Science is bad, m’kay?Over on the Kirkus Reviews Blog today, i have a piece on The Manhattan Projects Vol 1: Science Bad.
Here’s an excerpt from the post:
You know the names; Oppenheimer -‘father of the atomic bomb’, Einstein – the most influential physicist of the 20th century, Roosevelt – President of the United States during both the Great Depression and World War II, Truman – Roosevelt’s Vice President and successor, who dropped the bomb on Japan to end the war, von Braun – former Nazi and ‘father of Rocket Science’, Feynman, genius and theoretical physicist. You should also remember The Manhattan Project; America’s top-secret research and development project located in Los Alamos, NM. They produced the first atomic bomb. Now, add in flying saucers, aliens, wormholes, Japanese kamikaze robots, artificial intelligences, alternate realities, evil twins and galactic war.
Click on over to read the rest of the post.
Before I get into the specifics of The Manhattan Projects, a new series from writer Jonathan Hickman and artist Nick Pitarra, one passing observation: The Manhattan Projects exemplifies a couple of notable trends in comics in 2012 (the flagship for both of which is Saga, discussed last time around).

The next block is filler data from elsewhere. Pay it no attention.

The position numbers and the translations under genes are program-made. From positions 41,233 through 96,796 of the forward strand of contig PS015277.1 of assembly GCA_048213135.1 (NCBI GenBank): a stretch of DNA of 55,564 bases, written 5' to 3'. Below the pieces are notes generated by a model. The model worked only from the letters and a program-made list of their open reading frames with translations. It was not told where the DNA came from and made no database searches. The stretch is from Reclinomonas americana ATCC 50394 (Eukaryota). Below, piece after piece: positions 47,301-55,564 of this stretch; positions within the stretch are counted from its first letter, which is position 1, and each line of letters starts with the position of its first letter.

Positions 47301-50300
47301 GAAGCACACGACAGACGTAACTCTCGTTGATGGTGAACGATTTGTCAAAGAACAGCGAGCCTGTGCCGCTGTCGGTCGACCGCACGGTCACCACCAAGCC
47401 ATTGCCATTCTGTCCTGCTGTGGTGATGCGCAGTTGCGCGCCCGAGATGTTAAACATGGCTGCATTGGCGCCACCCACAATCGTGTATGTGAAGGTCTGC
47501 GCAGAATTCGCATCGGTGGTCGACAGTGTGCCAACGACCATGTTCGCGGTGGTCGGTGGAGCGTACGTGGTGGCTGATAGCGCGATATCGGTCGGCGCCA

The first is the resurgence of its publisher, Image Comics, which has become the vehicle of choice for a pretty dramatic new wave of creator-owned comics from well-known writers and artists. The second is the dominance of speculative, and especially science, fiction as the genre of choice for those talented creators. 2012 has been, in part, the year of those two things in comicsworld: Image Comics and sf. If you’re not an habitual comics reader you won’t have noticed, of course; but the comics industry as a whole sure has.
Even if they’re both part of a bigger pattern, though, Saga and The Manhattan Projects are as different as different can be. If Saga was all about understated, relaxed mastery of the medium, The Manhattan Projects is crazy, dense, inventive, satirical, provocative, flashy and all about being uniquely itself. It’s really a whole lot easier to experience the thing than to describe it, but for my sins I’m here to attempt the latter.
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